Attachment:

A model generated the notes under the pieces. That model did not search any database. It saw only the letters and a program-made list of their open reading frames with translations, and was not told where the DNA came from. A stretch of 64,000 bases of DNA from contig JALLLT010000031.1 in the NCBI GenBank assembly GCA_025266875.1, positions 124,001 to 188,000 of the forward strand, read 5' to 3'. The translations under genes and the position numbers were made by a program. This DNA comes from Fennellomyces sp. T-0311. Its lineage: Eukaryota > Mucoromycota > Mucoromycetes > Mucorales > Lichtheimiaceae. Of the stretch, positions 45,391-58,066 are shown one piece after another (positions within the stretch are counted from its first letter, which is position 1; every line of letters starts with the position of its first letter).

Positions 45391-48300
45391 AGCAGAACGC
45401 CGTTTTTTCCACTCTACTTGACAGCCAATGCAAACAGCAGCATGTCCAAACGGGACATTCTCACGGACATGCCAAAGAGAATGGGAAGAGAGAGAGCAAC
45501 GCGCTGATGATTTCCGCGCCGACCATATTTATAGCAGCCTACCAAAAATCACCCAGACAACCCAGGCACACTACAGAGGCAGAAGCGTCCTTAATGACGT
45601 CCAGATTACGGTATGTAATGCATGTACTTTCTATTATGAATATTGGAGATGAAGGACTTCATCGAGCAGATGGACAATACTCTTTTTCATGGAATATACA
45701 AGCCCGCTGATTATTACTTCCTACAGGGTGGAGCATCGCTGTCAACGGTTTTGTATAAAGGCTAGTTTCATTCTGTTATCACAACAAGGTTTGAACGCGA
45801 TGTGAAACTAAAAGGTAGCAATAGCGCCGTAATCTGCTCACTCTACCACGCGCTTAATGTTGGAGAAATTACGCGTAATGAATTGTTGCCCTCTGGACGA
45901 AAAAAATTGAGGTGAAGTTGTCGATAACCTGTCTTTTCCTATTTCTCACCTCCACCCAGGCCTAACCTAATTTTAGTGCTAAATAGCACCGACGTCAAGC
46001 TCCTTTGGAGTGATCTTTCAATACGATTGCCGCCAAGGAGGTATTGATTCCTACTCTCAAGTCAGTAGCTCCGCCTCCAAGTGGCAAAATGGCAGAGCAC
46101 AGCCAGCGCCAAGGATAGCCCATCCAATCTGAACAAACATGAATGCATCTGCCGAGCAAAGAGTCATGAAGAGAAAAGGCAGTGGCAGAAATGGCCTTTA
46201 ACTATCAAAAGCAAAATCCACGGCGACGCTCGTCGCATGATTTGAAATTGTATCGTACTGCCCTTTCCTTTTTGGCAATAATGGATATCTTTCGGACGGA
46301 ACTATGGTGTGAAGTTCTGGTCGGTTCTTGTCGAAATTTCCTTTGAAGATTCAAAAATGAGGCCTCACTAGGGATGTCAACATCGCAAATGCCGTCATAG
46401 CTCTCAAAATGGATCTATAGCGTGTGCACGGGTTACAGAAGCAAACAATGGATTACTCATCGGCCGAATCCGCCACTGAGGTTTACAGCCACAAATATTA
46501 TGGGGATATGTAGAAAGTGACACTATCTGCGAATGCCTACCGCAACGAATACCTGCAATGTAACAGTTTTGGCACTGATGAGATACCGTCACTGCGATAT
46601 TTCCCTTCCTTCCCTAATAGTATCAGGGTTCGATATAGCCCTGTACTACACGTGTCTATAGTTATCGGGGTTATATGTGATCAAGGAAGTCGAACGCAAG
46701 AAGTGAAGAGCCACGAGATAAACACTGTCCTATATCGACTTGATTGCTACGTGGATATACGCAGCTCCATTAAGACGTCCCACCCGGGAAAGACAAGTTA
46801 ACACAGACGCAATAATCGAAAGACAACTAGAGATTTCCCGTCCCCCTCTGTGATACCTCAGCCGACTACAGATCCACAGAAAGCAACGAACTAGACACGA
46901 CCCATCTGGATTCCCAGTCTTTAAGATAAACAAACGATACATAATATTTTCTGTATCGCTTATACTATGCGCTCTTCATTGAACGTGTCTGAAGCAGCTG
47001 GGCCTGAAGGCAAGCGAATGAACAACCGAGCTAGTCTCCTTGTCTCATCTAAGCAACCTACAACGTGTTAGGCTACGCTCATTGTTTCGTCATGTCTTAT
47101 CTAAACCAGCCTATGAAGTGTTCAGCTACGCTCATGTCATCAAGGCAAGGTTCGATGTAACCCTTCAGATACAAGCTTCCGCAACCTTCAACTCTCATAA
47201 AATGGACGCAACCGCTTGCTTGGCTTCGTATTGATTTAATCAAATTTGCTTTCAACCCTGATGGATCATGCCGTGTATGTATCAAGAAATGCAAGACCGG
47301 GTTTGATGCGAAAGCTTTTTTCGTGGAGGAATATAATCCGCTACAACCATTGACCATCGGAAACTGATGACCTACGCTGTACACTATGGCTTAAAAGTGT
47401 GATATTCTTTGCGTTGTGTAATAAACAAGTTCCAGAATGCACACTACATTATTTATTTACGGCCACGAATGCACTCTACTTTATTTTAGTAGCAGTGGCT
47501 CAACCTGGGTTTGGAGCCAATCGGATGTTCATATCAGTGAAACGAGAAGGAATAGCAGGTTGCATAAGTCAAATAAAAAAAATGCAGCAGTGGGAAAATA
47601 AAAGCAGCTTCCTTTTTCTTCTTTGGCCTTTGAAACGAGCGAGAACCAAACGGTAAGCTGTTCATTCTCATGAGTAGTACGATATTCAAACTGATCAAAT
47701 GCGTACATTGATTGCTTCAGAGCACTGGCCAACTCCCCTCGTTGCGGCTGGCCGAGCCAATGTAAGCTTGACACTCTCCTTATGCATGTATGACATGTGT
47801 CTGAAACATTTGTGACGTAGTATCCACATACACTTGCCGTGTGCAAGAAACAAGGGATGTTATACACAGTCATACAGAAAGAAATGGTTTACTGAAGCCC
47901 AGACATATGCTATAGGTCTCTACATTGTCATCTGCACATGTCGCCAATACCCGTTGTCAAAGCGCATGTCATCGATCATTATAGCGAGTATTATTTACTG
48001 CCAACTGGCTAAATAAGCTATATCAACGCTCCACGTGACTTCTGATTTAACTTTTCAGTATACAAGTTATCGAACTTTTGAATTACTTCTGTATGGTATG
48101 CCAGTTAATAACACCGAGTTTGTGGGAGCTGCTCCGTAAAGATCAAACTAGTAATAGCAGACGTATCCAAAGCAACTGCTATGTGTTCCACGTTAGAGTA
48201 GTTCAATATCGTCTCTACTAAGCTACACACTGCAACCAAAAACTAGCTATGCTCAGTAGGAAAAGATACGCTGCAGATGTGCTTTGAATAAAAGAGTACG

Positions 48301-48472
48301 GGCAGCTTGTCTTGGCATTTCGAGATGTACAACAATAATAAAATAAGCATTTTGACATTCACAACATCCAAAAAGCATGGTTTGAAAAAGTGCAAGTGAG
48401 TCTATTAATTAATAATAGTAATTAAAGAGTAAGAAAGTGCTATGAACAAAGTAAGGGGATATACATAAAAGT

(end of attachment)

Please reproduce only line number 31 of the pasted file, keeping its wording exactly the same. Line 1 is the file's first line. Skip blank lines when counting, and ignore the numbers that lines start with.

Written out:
48101 CCAGTTAATAACACCGAGTTTGTGGGAGCTGCTCCGTAAAGATCAAACTAGTAATAGCAGACGTATCCAAAGCAACTGCTATGTGTTCCACGTTAGAGTA